Thursday, March 10, 2016

The Commuter, by Thomas Mays

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(Military Fantasy) Jack's daughter, Abby, forges his name on a permission slip and ends up stranded in Faerie. So he goes on a quest to fetch her back. (4,500 words; Time: 15m)

Rating: ★★☆☆☆, Not Recommended

"The Commuter," by , published on by .

Mini-Review (click to view--possible spoilers)

Pro: The fight scenes at the end are excellent. Plenty of cleverness and tension. By the time he rescues Abby, he's definitely earned it, and the joke about the pink shirt ends it on just the right note.

Con: Getting to the fight scene is painful. The dialogue is unnatural, with at least one as-you-know-bob, and the narration is uneven, with a few too many info dumps and narrated emotions. The interactions between Jack and his boss are particularly hard to believe.

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3 comments (may contain spoilers):

  1. Thank you for the read and comments, Greg. I'll echo what David Van Dyke said in another thread, just because a certain group has made a recommendation to your work, doesn't mean you identify with or agree with the practices of that group. I originally wrote this as an entry for the first Baen Fantasy Award, and when it didn't place, decided to self publish it as an experiment. That it was picked up by anyone and got eyes on, I appreciate. The ways in which that makes myself and my story a pawn in some ideological/political fight I appreciate less. Regardless, even if it wasn't a story you'd recommend, thank you for the look.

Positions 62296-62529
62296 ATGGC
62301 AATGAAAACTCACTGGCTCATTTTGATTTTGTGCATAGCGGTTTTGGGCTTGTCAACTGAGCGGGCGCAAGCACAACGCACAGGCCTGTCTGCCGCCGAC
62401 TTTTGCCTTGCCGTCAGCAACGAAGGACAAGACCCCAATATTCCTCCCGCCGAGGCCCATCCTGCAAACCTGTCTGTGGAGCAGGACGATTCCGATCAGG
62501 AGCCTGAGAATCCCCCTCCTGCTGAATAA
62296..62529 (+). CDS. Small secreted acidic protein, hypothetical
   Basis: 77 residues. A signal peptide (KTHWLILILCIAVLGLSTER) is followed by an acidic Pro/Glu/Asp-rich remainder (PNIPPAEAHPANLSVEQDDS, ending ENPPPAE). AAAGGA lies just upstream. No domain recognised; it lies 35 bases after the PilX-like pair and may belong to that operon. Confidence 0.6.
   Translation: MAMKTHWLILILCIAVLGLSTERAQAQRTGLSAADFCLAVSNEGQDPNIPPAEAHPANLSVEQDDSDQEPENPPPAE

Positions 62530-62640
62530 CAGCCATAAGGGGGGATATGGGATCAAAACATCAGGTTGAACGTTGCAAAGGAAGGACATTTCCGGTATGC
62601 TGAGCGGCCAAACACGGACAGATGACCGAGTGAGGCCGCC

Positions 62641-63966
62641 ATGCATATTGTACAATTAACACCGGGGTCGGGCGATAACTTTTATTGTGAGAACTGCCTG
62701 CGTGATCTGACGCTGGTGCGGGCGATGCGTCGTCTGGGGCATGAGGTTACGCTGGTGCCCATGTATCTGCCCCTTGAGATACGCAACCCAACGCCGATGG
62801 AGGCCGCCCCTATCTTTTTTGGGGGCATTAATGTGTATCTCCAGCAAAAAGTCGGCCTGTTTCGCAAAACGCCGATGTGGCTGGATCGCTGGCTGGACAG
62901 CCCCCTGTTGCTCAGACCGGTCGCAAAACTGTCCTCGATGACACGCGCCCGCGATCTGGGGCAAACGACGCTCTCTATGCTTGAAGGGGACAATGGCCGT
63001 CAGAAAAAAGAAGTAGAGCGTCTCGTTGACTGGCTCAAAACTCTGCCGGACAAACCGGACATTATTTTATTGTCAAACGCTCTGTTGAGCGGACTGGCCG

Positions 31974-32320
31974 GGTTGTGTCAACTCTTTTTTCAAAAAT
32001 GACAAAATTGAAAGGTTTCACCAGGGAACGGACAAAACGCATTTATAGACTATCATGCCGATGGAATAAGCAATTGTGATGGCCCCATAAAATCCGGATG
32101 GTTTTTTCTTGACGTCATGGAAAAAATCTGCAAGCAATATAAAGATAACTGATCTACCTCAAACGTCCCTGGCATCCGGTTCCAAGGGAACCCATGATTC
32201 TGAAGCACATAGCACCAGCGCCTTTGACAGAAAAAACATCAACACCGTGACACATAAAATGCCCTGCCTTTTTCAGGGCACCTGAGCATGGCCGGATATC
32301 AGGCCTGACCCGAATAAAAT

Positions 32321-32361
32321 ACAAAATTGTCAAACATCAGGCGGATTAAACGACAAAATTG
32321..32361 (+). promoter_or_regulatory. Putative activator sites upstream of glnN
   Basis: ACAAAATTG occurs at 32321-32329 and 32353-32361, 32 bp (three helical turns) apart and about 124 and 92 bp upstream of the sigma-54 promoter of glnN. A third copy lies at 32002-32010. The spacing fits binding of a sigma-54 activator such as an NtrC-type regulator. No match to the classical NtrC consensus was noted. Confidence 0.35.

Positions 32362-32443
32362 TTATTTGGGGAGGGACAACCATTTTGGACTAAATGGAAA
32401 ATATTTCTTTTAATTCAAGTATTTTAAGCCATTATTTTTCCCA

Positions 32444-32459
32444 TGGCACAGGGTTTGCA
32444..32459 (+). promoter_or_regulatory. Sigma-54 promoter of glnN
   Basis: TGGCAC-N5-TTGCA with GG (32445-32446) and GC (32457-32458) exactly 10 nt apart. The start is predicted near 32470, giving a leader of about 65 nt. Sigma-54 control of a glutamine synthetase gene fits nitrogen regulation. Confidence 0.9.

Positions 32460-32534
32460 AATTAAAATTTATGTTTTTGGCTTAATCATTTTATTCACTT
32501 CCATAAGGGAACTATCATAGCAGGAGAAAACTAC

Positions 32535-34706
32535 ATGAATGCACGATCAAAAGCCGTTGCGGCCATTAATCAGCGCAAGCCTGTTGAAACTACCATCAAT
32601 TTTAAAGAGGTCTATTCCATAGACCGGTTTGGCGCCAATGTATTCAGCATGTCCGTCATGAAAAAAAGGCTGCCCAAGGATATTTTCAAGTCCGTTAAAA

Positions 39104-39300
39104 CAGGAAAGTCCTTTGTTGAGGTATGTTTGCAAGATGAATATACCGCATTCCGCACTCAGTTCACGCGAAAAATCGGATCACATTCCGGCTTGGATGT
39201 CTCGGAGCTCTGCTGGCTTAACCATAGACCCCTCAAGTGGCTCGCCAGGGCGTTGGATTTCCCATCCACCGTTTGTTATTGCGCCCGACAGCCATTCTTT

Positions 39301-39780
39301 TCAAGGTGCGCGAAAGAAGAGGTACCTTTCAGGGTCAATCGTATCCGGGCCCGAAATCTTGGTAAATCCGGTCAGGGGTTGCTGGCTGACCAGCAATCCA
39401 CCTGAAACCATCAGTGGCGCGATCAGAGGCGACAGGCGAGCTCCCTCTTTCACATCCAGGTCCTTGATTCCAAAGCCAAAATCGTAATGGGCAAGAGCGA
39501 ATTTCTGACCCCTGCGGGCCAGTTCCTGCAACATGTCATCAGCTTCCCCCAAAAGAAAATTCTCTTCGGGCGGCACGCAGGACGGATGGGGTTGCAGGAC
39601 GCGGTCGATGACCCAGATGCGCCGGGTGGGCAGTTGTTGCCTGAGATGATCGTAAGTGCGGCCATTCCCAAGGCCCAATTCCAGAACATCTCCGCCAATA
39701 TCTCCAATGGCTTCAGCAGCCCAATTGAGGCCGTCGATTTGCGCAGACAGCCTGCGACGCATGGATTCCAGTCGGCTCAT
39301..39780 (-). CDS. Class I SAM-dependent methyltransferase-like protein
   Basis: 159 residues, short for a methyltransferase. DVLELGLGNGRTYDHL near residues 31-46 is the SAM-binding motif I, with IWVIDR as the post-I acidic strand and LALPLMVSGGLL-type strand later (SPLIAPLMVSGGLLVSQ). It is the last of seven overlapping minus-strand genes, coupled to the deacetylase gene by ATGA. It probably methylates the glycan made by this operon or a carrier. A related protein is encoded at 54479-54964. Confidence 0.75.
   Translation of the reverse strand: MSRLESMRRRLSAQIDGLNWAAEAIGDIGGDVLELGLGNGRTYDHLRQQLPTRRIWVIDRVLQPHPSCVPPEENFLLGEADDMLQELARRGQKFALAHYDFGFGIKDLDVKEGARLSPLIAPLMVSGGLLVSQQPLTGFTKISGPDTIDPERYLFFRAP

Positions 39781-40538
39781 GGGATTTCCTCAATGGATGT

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  2. Ah, so there was no editor at all for your story? That's a pity. I think a little editorial attention would have boosted this story from a 2 to a 4 for me. Most writers have trouble without help from an editor, or so I'm told. As I said above, once your hero got to Faerie, the story was magical. It just needed to be that way all the way through.

    The best way to avoid being a pawn (forgive me for presuming to offer advice, but I think you opened the door) is to decline the Hugo Nomination, if you get one. You don't have to play the politics--you could simply say that although you someday hope to write an award winning story, you don't think this is it. If last year is any guide, that'll get you an invitation to George R.R. Martin's private party. :-) That's got to be streets better than watching the fans vote your story below No Award.

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  3. I read that you chose to withdraw the story. I know that had to be hard to do, and I salute you for it. Best of luck with your future stories!

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